Biomonitoring Exposure to Metal Compounds with Carcinogenic Properties

Several metals such as arsenic, beryllium, chromium and nickel are carcinogenic to man when they occur in certain well-defined physicochemical forms. The carcinogenic potential of these metals is linked to their mutagenic properties. The determination of the metal or possibly of its metabolites in biological media and the cytogenetic examination of somatic cells are two methods that can currently be used to monitor exposure of populations at risk. Due to the use of inappropriate methodology, the value of the positive cytogenetic results published so far appears questionable. By contrast, the concentrations of metals in blood, urine, or other biological materials can be determined with accurate and precise methods. Although it does not permit a direct assessment of the carcinogenic risk, this approach is currently the most suitable for monitoring exposed populations.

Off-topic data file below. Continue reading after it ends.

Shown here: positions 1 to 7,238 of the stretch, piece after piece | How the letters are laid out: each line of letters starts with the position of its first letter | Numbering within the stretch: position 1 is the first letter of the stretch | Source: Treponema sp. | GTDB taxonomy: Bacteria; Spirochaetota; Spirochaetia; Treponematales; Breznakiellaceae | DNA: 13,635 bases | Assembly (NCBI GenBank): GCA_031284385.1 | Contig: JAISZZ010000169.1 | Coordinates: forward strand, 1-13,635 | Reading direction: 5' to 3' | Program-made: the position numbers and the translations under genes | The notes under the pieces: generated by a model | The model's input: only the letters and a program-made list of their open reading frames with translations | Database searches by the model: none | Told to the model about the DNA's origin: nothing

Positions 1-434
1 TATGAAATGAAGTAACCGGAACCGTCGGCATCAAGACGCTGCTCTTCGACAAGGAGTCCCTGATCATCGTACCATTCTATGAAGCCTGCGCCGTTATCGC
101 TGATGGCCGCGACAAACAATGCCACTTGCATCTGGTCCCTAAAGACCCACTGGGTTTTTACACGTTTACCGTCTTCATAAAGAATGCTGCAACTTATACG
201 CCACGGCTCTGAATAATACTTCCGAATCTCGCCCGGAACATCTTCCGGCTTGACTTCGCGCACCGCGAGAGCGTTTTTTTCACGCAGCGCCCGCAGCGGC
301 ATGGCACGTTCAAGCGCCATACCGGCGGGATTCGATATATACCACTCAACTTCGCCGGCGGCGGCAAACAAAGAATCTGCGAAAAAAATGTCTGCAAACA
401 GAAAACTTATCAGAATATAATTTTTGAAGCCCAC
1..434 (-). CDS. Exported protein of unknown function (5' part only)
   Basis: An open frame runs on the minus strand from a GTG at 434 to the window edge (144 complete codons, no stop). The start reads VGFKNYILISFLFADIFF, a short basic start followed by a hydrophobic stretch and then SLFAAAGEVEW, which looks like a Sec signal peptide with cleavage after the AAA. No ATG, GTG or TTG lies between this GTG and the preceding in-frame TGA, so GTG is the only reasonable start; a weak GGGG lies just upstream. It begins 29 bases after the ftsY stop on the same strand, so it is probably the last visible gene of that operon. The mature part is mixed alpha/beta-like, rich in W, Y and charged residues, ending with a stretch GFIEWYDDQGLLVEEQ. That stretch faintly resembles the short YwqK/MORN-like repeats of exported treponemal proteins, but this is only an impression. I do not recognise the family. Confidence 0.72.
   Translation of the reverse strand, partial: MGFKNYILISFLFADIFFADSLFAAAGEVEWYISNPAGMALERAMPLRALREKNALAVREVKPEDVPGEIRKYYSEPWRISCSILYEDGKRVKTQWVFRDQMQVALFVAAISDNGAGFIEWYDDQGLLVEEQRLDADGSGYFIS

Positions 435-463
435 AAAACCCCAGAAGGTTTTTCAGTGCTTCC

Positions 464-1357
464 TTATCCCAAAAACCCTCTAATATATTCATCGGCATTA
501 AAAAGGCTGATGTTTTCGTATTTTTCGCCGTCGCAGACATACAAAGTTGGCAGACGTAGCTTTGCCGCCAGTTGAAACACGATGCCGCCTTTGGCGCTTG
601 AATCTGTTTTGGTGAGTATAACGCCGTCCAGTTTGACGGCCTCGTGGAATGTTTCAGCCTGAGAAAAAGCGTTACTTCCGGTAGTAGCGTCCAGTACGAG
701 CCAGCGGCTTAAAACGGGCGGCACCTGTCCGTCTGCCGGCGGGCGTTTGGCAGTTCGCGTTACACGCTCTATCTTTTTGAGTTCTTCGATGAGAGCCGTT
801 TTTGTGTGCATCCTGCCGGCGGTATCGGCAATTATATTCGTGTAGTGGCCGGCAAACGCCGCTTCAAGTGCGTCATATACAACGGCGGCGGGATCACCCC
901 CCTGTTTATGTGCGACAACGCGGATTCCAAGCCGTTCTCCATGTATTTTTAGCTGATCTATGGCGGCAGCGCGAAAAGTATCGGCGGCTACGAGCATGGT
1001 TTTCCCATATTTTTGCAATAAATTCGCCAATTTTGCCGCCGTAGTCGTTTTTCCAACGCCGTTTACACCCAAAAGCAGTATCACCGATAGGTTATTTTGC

Alain Leonard1 and Alfred Bernard (Environmental Health Perspectives Supplements Vol. 101 (Suppl. 3): 127-133 (1993))